deleeuw-thepolitics-2012.pdf (1.17 MB)
The politics of medical curriculum accreditation : thoughts, not facts?
journal contributionposted on 2012-01-01, 00:00 authored by Evelyne de Leeuw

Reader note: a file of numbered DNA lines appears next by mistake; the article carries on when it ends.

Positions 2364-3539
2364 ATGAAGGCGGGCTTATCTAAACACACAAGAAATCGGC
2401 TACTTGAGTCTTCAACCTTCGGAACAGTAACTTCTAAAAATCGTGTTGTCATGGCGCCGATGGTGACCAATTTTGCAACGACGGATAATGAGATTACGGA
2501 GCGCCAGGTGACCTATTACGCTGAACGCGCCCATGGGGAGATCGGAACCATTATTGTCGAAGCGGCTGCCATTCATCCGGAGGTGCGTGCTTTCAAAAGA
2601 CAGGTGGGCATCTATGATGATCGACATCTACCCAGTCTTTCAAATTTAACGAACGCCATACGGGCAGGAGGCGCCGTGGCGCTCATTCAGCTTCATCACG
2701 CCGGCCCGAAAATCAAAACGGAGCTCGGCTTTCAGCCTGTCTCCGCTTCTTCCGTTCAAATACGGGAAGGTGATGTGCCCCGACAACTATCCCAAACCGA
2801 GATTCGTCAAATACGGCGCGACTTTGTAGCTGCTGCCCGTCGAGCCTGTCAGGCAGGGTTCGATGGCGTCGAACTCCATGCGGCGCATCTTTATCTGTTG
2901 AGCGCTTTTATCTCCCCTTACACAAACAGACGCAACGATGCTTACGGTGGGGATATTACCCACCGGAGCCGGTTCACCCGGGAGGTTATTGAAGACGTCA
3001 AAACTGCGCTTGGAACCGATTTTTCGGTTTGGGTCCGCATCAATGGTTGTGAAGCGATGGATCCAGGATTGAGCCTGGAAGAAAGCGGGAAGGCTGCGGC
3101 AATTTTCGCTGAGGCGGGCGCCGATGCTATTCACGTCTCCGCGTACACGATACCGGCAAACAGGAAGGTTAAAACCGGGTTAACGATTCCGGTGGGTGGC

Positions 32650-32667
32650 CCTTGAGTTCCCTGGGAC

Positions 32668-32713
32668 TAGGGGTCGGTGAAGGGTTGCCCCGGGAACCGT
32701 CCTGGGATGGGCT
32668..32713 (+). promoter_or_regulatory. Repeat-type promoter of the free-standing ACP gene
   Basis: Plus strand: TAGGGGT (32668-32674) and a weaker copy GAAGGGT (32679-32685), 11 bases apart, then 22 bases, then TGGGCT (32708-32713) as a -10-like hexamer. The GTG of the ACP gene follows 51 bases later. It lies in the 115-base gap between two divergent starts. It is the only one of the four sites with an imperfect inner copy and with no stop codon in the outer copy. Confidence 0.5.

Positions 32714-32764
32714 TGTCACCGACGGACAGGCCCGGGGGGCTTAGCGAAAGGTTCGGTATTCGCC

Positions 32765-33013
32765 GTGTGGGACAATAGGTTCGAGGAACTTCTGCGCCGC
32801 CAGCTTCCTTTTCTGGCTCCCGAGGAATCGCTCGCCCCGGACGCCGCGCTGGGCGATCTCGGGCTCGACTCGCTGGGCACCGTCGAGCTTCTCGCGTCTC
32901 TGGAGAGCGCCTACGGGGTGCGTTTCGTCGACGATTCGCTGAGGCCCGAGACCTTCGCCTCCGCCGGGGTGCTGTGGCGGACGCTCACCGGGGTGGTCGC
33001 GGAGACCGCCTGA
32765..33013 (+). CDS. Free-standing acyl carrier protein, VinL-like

The medical profession needs to adapt to the socio-political challenges of the 21st century. These have been described as the ‘Health Society’. Medical professionalism, however, is characterised by conservative values that are perpetuated by the professional attributes of autonomy, authority, and state-sanctioned altruism. The medical education enterprise is a replication and continuation of these values, sanctioned by its accreditation agencies. The Australian Medical Council through its accreditation standards only sanctions the formal curriculum. The status quo, however, is maintained by social, cultural and political parameters enmeshed in the informal and hidden curricula. By not addressing informal and hidden value constructs that maintain elitist medical arrogance the accreditation agency fails to uphold its remit. This paper explores the philosophical and empirical bases of these phenomena and illustrates them by means of a case study. Medical education and its sanctioning structure and agency are confirmed as forceful political enterprises. We conclude that explicit review of the informal and hidden curriculum is a feasible and necessary prerequisite for medical education reform and change.